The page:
Has he not read Philip Rieff, on the therapeutic society — a society that commits itself to keeping the individual’s options open, and making its highest goal helping us to live happily in the ruin? Or the Marxist sociologist Zygmunt Bauman on liquid modernity, and the impossibility of maintaining solid social structures in such a condition? Or Wendell Berry on just about anything? None of these thinkers are, or were, men of the Right, but they saw, in their own ways, where radical individualism and the consumerization of American life was taking us.

I want to return to this passage from something I wrote in 2016 about Yuval Levin’s book on fractured America:

According to Levin, the great conceptual barrier to reforming and modernizing American politics is baby boomer nostalgia for the 20th-century Golden Age of their memories. He writes:

Democrats talk about public policy as though it were always 1965 and the model of the Great Society welfare state will answer our every concern. And Republicans talk as though it were always 1981 and a repetition of the Reagan Revolution is the cure for what ails us. It is hardly surprising that the public finds the resulting political debates frustrating.

What neither side can see is that they expect the impossible. Generally speaking, liberals want maximal individual liberty in personal life, especially on matters related to sexual expression, but demand more state involvement in the economy for the sake of equality. Conservatives desire maximal economic freedom but lament the social chaos and dysfunction—in particular, the collapse of the family among the poor and working classes—that afflict American society. The uncomfortable truth is that what each side loathes is the shadow side of what it loves.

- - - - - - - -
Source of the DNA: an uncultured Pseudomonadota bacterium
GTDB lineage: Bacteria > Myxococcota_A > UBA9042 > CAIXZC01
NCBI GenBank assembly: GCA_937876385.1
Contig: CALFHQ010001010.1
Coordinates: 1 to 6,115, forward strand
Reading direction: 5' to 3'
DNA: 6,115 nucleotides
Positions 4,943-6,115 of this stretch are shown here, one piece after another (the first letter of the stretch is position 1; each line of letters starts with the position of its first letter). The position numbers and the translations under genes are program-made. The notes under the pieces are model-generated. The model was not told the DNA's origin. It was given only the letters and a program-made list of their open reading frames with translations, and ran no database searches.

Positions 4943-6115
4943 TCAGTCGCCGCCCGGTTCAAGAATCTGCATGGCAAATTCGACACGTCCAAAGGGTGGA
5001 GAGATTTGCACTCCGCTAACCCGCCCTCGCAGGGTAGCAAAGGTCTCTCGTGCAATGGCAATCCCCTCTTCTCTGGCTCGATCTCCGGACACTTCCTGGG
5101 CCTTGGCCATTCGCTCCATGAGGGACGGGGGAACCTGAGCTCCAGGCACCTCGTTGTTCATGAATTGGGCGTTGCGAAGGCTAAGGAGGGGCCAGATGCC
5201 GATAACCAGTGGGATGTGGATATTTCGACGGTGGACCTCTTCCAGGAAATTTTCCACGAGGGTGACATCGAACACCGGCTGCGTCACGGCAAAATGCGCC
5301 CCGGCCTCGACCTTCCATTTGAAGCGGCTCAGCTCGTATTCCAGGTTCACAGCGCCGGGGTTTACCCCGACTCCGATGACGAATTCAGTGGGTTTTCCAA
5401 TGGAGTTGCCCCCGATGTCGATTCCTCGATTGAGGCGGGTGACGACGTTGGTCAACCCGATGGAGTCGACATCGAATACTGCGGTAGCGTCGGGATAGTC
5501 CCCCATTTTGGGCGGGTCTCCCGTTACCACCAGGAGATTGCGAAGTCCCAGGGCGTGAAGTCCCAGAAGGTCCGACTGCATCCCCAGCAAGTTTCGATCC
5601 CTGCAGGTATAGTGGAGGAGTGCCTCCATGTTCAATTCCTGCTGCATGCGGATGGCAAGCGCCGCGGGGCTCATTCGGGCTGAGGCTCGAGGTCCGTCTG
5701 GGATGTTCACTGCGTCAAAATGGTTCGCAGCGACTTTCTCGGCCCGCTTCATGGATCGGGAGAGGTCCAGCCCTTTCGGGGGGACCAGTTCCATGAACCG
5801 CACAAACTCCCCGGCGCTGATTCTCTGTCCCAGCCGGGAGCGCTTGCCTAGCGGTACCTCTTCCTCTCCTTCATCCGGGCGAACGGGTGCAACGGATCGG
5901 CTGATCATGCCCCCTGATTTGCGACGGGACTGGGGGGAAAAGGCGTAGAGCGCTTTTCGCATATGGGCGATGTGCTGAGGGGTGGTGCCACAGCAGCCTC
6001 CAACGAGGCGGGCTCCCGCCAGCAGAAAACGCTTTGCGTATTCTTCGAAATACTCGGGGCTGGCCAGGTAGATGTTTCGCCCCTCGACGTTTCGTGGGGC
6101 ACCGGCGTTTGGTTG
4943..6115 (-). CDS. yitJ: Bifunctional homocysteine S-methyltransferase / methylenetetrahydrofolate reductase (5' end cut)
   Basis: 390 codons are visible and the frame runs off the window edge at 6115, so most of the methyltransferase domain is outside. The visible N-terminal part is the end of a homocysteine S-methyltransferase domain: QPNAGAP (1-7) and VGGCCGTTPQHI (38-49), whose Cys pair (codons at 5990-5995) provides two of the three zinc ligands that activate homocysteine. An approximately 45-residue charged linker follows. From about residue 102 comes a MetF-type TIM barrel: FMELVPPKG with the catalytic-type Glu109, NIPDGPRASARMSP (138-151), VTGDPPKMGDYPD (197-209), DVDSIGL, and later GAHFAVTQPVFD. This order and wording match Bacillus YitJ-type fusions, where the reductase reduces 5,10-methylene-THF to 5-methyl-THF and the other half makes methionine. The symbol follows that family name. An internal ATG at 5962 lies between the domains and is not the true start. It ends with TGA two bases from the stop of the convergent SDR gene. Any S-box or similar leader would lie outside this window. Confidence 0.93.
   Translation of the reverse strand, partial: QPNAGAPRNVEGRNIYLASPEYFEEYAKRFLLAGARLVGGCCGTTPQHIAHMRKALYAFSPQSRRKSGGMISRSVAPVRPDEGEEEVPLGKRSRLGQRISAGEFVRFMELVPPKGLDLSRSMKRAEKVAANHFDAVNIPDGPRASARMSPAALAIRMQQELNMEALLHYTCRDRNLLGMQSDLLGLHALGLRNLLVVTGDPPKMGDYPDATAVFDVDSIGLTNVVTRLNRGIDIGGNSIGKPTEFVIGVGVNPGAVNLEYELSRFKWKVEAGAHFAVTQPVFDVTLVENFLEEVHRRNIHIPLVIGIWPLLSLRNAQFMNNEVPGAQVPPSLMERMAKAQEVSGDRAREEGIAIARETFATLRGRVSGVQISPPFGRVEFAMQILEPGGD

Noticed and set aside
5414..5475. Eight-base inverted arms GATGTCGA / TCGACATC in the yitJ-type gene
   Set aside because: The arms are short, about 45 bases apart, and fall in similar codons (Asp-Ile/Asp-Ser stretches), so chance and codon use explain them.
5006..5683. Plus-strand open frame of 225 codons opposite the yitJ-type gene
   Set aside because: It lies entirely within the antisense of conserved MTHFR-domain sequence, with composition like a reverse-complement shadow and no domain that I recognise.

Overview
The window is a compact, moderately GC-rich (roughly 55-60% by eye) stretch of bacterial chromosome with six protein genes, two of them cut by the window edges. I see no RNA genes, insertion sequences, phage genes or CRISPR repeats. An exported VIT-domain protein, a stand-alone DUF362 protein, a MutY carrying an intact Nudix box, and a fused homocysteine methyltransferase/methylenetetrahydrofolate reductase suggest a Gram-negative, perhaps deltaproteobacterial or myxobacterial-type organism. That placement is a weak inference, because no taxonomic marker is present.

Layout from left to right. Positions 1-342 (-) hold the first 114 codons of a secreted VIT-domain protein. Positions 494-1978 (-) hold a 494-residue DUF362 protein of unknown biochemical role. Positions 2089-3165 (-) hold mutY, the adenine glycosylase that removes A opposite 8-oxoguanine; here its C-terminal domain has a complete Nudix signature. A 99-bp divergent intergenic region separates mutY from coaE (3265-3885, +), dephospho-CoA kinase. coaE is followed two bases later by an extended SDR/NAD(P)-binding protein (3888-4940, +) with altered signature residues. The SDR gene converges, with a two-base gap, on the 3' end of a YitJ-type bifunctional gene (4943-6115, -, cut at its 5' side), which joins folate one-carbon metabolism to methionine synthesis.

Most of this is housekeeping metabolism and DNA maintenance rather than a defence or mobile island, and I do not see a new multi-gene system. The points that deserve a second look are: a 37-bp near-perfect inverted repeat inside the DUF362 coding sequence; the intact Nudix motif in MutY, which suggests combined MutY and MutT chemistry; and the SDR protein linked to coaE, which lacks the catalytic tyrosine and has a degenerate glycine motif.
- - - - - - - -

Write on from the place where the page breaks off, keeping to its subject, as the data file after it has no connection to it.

As Alan Ehrenhalt pointed out in The Lost City, his 1995 book about Chicago in the 1950s and 1960s, contemporary people lie to themselves about what things were like in the Golden Age. The thick social bonds and sense of community Americans enjoyed back then came at a significant cost—including cultural conformity and a lack of personal and consumer choice—that few of us today would tolerate. Ehrenhalt wrote that beginning in the 1960s, however, Americans embraced “the belief in individual choice and suspicion of any authority that might interfere with it.”

America’s political, social, and economic life of the last half-century has been a working-out of that belief—thus, the Fractured Republic. The inability of the U.S. political class, now dominated by boomers, to deal with the consequences prevents them from coming to terms with realities of the 21st-century world. We are stuck in what Levin describes as a “politics of dueling nostalgias.”